Black Lives Matter protesters meet with Atlanta's mayor

ATLANTA — A week after hundreds of protesters demonstrated

, leaders of the Black Lives Matter movement met with Atlanta Mayor Kasim Reed.

Several nights of protests in Atlanta were held after high-profile police shootings in Louisiana and Minnesota.

Reed gave an update on his meeting Monday with leaders of recent protests, including Black Lives Matter.

The mayor agreed to meet with the groups that say they have many concerns that they want to address with the mayor.

One of those concerns is the relationship between police and the black community.

Protests in Atlanta have been largely peaceful, but are costing the city thousands of dollars in police overtime.

After Atlanta protesters took their campaign through Buckhead last week, Reed and Atlanta Police Chief George Turner met with them and agreed to Monday’s meeting.

They spent two hours together.


When they emerged, the mayor told Channel 2’s Erica Byfield that he and his team had a lot of concrete topics to discuss, like mental health checks and gentrification concerns.

Not everyone could get into the closed door meeting, so they used songs and chants in the lobby and outside to make their presence known.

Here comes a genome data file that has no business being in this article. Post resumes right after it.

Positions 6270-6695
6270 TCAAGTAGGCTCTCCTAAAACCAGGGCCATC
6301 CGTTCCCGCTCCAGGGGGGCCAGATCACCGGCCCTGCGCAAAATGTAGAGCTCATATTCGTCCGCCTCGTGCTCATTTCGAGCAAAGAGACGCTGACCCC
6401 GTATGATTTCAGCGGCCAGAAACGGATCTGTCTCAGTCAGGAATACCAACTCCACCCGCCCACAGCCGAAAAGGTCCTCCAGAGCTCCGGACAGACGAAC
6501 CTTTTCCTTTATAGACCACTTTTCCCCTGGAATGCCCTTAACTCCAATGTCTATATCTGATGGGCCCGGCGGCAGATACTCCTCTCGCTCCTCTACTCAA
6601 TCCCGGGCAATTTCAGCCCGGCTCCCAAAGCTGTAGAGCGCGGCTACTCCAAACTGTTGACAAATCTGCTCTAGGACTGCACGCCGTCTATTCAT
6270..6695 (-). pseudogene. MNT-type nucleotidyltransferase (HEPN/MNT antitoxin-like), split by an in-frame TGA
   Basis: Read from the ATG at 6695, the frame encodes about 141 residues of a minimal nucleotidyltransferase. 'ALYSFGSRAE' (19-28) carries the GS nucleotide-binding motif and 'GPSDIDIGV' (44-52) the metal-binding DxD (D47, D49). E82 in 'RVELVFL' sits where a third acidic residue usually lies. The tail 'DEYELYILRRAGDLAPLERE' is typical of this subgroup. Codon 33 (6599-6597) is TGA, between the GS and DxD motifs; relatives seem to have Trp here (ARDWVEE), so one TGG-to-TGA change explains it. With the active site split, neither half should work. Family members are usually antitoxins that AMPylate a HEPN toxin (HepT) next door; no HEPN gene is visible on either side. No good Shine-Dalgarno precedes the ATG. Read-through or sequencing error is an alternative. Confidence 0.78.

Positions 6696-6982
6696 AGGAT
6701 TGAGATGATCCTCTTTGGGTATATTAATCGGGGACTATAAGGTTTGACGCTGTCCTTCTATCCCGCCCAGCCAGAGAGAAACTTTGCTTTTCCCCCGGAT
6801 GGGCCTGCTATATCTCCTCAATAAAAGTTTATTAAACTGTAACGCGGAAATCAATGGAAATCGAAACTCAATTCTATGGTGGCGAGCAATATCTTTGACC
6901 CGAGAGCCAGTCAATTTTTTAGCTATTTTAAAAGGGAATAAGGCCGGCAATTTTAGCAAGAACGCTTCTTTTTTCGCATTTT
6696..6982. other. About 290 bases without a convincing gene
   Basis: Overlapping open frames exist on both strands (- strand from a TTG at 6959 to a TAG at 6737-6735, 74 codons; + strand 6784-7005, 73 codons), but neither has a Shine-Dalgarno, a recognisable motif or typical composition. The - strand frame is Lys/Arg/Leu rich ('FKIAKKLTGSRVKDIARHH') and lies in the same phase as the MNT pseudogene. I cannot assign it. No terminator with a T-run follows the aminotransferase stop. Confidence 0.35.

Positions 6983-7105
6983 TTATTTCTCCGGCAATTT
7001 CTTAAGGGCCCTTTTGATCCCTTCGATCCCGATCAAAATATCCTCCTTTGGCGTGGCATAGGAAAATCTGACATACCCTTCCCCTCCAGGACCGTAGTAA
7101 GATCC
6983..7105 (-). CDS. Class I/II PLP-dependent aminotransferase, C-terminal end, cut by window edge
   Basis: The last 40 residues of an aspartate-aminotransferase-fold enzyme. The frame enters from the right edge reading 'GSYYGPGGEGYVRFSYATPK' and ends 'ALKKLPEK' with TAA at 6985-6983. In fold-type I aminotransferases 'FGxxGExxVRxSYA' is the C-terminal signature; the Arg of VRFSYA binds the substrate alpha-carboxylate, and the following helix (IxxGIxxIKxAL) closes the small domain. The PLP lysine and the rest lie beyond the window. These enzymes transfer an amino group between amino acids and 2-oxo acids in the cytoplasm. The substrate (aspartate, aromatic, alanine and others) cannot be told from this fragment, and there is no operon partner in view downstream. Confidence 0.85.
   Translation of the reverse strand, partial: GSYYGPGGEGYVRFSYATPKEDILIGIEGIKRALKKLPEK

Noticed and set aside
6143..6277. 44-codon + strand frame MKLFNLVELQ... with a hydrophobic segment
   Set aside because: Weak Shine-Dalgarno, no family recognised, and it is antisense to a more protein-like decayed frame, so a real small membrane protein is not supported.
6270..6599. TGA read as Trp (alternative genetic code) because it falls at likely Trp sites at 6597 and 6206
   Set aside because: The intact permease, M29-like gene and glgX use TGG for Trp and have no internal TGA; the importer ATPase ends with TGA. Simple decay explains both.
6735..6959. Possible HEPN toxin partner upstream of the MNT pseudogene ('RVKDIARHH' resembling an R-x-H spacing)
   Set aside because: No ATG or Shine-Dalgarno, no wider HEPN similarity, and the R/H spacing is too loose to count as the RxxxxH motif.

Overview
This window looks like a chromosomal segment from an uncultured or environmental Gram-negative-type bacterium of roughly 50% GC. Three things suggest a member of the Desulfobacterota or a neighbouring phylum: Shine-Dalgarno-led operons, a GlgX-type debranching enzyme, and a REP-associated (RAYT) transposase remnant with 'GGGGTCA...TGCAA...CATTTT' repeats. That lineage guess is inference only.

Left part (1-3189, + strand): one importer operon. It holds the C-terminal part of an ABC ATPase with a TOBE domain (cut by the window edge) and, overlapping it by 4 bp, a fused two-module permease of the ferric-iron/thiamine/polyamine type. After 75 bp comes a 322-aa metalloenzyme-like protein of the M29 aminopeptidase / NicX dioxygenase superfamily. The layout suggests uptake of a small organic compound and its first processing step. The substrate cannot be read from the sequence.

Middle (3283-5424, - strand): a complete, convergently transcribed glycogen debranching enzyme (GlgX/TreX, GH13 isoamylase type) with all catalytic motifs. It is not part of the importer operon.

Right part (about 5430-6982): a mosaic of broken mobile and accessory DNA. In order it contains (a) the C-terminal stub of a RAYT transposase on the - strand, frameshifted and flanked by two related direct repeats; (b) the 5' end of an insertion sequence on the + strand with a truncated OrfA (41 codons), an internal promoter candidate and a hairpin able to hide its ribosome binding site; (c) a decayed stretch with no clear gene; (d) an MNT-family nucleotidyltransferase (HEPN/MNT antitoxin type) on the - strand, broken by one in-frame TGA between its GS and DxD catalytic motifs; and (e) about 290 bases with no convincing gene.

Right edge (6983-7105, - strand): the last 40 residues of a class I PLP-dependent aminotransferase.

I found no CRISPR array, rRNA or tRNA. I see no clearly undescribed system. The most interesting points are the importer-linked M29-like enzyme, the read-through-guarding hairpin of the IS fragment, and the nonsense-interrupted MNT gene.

Some even donned shirts that read ‘Brats.’

Last week, Atlanta's former mayor Andrew Young called some of the protesters, who spent five days walking through the streets, "unlovable little brats.”

He later apologized.

When the meeting ended, Atlanta's mayor took questions for about 30 minutes.

“Some other thoughts I thought were pretty powerful: one of the advocates recommended that we have mandatory mental health annual screenings for our officers,” Reed said.

It was then Byfield learned why pop star Usher Raymond was there on Monday.

Channel 2 Action News saw him try to calm down one very vocal group trying to get into the meeting.

The mayor said the singer offered to help bridge the line of communication between city leaders and the youth.

The leader of the city’s Black Lives Matter movement left the meeting encouraged.

“We want our officers to engage with us, be more friendly, we want them to escalate versus escalating,” Sir Maejor, with Black Lives Matter, said.

The mayor said the group also talked about a host of related topics, like rotating officer beats and body cameras.

Reed added that one group of advocates gave him 25 written demands.

“Me and my senior team, along with the city council, are going to determine which are necessary for us and appropriate for us to respond,” Reed said.